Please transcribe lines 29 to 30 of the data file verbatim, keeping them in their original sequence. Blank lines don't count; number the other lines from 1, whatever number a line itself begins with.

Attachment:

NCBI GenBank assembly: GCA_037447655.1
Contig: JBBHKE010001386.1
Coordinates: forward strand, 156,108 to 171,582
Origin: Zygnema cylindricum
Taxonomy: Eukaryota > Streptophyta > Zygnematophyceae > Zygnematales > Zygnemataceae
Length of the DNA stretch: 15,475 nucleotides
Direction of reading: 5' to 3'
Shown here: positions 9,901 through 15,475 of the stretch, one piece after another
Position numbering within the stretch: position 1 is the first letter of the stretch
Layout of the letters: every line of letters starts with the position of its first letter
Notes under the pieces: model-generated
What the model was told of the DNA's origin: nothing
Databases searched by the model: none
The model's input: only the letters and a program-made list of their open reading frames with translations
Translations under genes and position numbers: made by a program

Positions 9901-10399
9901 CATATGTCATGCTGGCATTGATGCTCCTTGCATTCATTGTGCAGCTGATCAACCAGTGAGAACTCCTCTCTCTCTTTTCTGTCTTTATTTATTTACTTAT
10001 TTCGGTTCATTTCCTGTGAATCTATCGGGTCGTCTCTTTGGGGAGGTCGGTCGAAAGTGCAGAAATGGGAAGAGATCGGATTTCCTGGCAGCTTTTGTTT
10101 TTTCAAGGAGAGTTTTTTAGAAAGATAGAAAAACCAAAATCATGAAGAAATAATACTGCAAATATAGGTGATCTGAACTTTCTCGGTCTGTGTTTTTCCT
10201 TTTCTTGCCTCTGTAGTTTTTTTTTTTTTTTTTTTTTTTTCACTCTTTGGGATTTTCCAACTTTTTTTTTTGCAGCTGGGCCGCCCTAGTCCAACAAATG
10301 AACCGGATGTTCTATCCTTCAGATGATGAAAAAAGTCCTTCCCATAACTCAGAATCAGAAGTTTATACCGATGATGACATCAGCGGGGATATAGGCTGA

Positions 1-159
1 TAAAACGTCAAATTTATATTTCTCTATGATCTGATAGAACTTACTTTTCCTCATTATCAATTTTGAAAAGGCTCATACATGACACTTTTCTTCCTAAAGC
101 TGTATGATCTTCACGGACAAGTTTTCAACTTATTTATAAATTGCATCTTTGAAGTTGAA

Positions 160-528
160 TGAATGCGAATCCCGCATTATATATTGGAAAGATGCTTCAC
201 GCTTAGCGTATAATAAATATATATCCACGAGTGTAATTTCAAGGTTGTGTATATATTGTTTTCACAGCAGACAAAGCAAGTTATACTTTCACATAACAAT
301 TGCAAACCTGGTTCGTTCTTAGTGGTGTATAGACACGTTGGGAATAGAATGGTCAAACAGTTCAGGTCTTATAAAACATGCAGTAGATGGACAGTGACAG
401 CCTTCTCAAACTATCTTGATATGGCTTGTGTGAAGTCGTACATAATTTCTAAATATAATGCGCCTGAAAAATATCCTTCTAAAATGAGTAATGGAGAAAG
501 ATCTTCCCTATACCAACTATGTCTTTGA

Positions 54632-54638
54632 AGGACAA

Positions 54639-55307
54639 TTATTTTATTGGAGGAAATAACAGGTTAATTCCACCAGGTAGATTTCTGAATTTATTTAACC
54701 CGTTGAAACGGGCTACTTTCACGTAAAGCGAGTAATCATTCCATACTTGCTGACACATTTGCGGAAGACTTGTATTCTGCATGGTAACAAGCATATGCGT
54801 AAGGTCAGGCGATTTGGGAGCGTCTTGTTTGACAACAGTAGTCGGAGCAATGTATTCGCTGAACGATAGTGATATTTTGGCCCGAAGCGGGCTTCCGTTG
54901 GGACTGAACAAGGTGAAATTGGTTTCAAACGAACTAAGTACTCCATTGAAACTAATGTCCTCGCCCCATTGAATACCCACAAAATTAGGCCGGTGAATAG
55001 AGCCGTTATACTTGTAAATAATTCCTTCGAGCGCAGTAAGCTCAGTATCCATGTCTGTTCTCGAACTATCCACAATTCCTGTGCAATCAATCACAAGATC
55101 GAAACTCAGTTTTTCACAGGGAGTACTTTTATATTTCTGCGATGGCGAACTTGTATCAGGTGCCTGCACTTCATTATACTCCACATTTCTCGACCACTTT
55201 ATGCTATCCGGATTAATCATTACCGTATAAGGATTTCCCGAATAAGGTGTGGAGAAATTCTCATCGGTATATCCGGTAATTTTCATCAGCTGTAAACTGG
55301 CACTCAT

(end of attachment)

401 CCTTCTCAAACTATCTTGATATGGCTTGTGTGAAGTCGTACATAATTTCTAAATATAATGCGCCTGAAAAATATCCTTCTAAAATGAGTAATGGAGAAAG
501 ATCTTCCCTATACCAACTATGTCTTTGA